We will also work to expand efforts to assist homeowners in making their properties more resilient. The City has long had a program in place to fund the installation of Sewer Backflow Prevention devices. These devices help prevent sanitary sewer backflow from entering homes during severe rain events.

In addition to maintaining this program, the City will explore the creation of grant programs to assist property owners in making improvements. Recently enacted state law allows the City to provide real estate tax abatement for certain flood improvements. Implementation of these and other programs to assist property owners will be explored.

For development, whether large-scale, mixed-use development or a small residential addition, Alexandria's stringent stormwater requirements stipulate that conditions after development to be the same and oftentimes better than they were. As a consequence, the flooding we have experienced in the City is typically in established neighborhoods, areas of our City where we have not seen new development (aside from infill) in decades. Yet, there may be options to further strengthen these existing requirements.

A climate-resilient City requires investments and potentially new policies to ensure that residents of our City do not suffer devastating damage with such frequency.

Putting in place the infrastructure that can support a changing climate will be a significant undertaking for our community. It will involve a large commitment of new resources and possibly private property impacts.

Yet it is my belief that this work requires greater urgency to protect the residents impacted in our City.
Get Your Ballot For November
Last month, voting began in Alexandria for this November's election. You may now apply online to receive a ballot in the mail.

For the first time in Virginia history, this November's election will be conducted with "no-excuse" absentee voting available.

While past elections required voters to identify a reason that they could not vote in-person on Election Day, thanks to legislation patroned by Delegate Charniele Herring, enacted during this year's General Assembly session, that is no longer required.

The upcoming election will select our next President, United States Senator, Member of the United States House of Representatives and make a decision on two proposed amendments to the Virginia Constitution. This election will occur in the face of an unprecedented pandemic.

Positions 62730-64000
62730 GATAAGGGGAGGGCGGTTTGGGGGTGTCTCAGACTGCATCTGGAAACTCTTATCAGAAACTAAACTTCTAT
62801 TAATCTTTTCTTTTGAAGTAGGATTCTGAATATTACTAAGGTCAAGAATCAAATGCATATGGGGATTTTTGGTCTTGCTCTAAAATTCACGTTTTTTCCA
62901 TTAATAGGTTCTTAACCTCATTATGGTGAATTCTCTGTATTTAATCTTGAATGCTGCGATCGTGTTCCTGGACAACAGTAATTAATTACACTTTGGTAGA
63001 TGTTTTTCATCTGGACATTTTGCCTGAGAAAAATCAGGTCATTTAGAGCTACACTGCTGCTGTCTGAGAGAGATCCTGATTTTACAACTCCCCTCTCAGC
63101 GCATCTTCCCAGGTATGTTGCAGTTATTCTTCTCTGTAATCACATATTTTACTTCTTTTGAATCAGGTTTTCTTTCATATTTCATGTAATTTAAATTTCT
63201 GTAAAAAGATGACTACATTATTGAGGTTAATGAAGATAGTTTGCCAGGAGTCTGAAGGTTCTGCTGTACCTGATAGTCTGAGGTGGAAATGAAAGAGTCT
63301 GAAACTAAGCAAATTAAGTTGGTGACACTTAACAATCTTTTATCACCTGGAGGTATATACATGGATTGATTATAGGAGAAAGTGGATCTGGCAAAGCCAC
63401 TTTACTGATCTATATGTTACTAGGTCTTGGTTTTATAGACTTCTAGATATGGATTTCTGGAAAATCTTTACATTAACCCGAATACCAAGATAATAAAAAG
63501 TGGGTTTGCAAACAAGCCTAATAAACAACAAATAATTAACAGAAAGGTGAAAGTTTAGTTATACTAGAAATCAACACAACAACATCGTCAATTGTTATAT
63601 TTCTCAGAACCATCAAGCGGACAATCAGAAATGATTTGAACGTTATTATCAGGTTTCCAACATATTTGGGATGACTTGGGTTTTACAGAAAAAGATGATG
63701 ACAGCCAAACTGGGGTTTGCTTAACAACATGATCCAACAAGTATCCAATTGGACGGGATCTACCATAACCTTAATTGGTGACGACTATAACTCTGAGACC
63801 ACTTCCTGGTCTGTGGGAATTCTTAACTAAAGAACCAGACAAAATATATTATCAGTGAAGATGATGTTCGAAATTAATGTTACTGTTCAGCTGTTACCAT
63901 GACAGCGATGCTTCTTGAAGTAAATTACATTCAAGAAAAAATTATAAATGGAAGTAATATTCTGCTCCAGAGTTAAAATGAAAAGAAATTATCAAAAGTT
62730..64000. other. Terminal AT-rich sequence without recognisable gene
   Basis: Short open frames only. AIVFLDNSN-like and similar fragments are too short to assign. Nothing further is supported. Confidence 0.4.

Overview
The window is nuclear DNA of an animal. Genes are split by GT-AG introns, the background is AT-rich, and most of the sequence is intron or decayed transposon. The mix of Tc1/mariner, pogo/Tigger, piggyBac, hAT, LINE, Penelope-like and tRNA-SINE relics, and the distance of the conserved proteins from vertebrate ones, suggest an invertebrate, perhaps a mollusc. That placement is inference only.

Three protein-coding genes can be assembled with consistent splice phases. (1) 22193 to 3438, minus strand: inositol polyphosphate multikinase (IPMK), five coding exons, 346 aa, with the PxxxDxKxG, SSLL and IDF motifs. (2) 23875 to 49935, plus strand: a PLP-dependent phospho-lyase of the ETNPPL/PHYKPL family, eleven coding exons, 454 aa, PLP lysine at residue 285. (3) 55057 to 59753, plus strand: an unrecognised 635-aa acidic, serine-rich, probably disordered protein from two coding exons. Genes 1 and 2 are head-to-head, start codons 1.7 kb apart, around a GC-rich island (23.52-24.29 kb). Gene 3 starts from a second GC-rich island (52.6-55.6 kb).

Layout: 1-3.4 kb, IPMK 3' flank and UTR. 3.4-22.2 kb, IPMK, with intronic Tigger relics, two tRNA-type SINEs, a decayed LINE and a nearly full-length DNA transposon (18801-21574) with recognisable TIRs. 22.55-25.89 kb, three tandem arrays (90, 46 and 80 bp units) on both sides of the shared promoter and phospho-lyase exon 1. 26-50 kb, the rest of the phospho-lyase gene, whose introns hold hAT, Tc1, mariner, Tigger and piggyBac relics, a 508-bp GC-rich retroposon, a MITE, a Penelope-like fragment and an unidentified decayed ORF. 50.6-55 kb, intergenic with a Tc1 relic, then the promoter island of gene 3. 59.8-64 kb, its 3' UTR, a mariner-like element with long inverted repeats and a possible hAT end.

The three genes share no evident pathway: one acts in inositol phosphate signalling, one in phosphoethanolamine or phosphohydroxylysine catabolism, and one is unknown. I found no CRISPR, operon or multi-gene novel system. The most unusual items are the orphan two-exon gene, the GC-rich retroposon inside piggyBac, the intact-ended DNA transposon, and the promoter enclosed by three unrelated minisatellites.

In addition to mail ballots, Alexandria's General Registrar has made in-person early voting available at 132 N. Royal Street (next to City Hall) during business hours, Monday through Friday, from 8 AM until 5 PM.

Already, 34,429 Alexandrians have received a ballot by mail, and 7,902 more have already voted in person. In 2016, 20,083 voters voted absentee by mail and in-person!

The ballots received by mail can be returned by mail or brought in person back to the General Registrar's office at 132 N. Royal Street. They can now also be left in the brand-new ballot drop-box located in front of the office.

Thanks for making sure your voice is heard in this very important election.
Virginia Tech Campus Takes Shape
Almost two years ago, in conjunction with the announcement of Amazon placing a portion of its new "HQ2" in the Crystal City section of Arlington County, Governor Northam announced that part of the Commonwealth's incentive package will include state funds to support the creation of a new Virginia Tech "Innovation Campus" in Alexandria .

An idea that was once just a few bullets on a slide, is now becoming reality as the future economic engine for Potomac Yard and our City at-large.

Virginia Tech's presence in Potomac Yard will define this area for generations to come. As such, the Council voted unanimously last month to request the inclusion of "VT" as part of the official name of the future Potomac Yard Metro station.

Several virtual meetings have been held over the past few months to inform the community about this important project. You can watch the meetings online.

In August, Dr. Lance Collins, previously the Dean of Engineering at Cornell University, began work as the leader of the new Innovation Campus. Dr. Collins has led Cornell's College of Engineering for the past decade and was instrumental in building Cornell Tech on Roosevelt Island in New York City.

As we work to ensure that our entire community benefits from this investment, the Alexandria City Public Schools announced a new STEM-focused partnership with Virginia Tech . This will enhance science offerings in Elementary, Middle and High School and improve professional development for ACPS's educators.

While the Innovation Campus was originally announced to be in Oakville Triangle, Virginia Tech decided that a property in North Potomac Yard (where the movie theater currently is) made more sense given their future growth plans. In June of last year,  the leaders of Virginia Tech were back in Alexandria to announce the new location they had selected the property for their future "Innovation Campus."

Integral to the Commonwealth's attraction of Amazon was access to the talent Amazon will require to grow. The creation of a new $1 billion graduate campus will provide a pipeline of talent for our entire region